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Book part
Publication date: 18 October 2016

Amir Hossein Rahdari

Stakeholder paradigm has been gaining currency over the past few decades and technological breakthroughs have been influential in building its momentum. Hyper-Transparency

Abstract

Stakeholder paradigm has been gaining currency over the past few decades and technological breakthroughs have been influential in building its momentum. Hyper-Transparency is emerging as a building block and as an indispensable concomitant of stakeholder paradigm. The crux of a Hyper-Transparent organization is trust. The new paradigm requires substituting translucent and opaque business practices with fully transparent ones under which lasting trust can be built between the organization and its stakeholders. However, the nub of the stakeholder paradigm is the changes inside the organizations as well as changes in relation to their external environment, and transparency is both a driver and a resultant of these changes. Transparency is an integral part of corporate social responsibility debate and an eristic issue for the stakeholders. Moreover, Hyper-Transparency empowers the stakeholders to considerably influence the decision making sphere. In this chapter, transparency, its drivers and tools as well as the power of stakeholders in the new age of Hyper-Transparency alongside a number of case studies are presented.

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Corporate Responsibility and Stakeholding
Type: Book
ISBN: 978-1-78635-626-0

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Article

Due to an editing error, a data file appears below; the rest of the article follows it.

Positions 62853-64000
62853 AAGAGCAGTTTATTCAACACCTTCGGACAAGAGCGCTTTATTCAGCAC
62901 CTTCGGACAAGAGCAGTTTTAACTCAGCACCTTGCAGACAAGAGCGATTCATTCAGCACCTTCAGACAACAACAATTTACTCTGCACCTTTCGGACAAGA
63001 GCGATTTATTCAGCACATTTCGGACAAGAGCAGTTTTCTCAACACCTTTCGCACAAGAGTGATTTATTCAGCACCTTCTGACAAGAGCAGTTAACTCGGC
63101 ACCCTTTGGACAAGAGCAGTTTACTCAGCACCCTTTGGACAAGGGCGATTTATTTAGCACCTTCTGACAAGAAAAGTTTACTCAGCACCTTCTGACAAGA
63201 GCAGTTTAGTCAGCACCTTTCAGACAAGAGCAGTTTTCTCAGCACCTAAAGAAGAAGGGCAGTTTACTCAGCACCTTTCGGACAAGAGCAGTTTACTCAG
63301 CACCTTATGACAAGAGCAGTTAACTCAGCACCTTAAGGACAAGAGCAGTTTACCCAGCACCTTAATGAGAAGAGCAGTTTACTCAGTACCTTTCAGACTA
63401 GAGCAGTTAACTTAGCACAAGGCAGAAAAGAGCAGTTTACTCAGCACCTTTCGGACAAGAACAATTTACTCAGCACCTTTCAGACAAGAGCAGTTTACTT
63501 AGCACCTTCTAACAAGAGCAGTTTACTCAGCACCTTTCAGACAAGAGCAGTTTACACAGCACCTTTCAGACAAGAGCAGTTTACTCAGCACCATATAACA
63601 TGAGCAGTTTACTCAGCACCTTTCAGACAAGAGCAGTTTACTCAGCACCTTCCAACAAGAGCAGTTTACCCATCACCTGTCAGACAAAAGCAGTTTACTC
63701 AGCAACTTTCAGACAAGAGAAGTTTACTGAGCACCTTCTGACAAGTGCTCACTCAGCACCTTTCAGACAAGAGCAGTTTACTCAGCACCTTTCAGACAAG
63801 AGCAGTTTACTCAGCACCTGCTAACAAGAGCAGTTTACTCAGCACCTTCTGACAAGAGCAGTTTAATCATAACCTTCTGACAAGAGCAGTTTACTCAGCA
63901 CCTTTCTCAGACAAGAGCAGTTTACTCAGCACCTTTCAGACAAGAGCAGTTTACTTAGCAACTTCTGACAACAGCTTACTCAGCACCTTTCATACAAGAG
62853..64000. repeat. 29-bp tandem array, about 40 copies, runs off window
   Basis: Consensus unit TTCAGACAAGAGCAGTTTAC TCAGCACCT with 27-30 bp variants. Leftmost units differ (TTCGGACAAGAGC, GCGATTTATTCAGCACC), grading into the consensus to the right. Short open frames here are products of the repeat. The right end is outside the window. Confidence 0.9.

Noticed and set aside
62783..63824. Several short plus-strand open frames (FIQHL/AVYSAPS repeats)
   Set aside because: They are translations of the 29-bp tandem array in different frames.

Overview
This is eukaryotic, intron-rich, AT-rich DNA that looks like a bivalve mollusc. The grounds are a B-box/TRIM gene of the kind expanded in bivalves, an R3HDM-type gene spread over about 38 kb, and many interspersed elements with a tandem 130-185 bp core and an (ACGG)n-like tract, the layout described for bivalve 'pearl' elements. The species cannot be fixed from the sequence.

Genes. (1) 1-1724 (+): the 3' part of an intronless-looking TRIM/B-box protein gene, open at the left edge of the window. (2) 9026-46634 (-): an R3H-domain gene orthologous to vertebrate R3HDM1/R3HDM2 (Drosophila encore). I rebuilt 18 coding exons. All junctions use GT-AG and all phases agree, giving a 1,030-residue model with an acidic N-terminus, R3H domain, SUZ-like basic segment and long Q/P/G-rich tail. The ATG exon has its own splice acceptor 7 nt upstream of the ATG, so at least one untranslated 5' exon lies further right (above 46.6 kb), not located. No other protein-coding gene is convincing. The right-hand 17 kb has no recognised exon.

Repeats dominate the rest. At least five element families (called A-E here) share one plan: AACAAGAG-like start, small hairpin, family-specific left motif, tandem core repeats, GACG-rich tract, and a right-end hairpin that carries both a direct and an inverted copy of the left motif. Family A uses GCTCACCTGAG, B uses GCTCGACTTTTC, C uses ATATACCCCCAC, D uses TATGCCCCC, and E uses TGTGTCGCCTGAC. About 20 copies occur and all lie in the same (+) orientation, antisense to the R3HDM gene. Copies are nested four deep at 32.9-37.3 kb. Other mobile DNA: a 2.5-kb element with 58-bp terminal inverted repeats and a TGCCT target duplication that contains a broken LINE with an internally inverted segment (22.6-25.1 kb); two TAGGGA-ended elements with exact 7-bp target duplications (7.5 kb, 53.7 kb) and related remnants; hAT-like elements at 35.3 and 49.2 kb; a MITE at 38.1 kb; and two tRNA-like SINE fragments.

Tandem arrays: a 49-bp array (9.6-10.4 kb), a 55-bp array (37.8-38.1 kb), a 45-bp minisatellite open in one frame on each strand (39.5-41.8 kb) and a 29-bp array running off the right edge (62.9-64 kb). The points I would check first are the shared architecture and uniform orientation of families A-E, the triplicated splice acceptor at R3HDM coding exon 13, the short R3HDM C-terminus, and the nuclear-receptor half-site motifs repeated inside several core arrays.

Publication date: 16 March 2012

John Carlo Bertot, Paul T. Jaeger and Justin M. Grimes

The purpose of this paper is to examine the ways in which governments build social media and information and communication technologies (ICTs) into e‐government…

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11561

Abstract

Purpose

The purpose of this paper is to examine the ways in which governments build social media and information and communication technologies (ICTs) into e‐government transparency initiatives, to promote collaboration with members of the public and the ways in members of the public are able to employ the same social media to monitor government activities.

Design/methodology/approach

This study used an iterative strategy that involved conducting a literature review, content analysis, and web site analysis, offering multiple perspectives on government transparency efforts, the role of ICTs and social media in these efforts, and the ability of e‐government initiatives to foster collaborative transparency through embedded ICTs and social media.

Findings

The paper identifies key initiatives, potential impacts, and future challenges for collaborative e‐government as a means of transparency.

Originality/value

The paper is one of the first to examine the interrelationships between ICTs, social media, and collaborative e‐government to facilitate transparency.

Details

Transforming Government: People, Process and Policy, vol. 6 no. 1
Type: Research Article
ISSN: 1750-6166

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Article
Publication date: 19 March 2019

Gabriel Puron-Cid, Christopher G. Reddick and Sukumar Ganapati

The purpose of this paper is to apply Moore’s public value model into the context of e-government research by examining online financial transparency as both an…

Abstract

Purpose

The purpose of this paper is to apply Moore’s public value model into the context of e-government research by examining online financial transparency as both an organizational goal and as a driving force for financial sustainability and public officials’ corruption. The empirical context comprises the state governments in the USA.

Design/methodology/approach

Structural equation modeling is used to examine the relationship between specific contextual factors of the authorizing environment, financial sustainability, public official corruption and online budget transparency.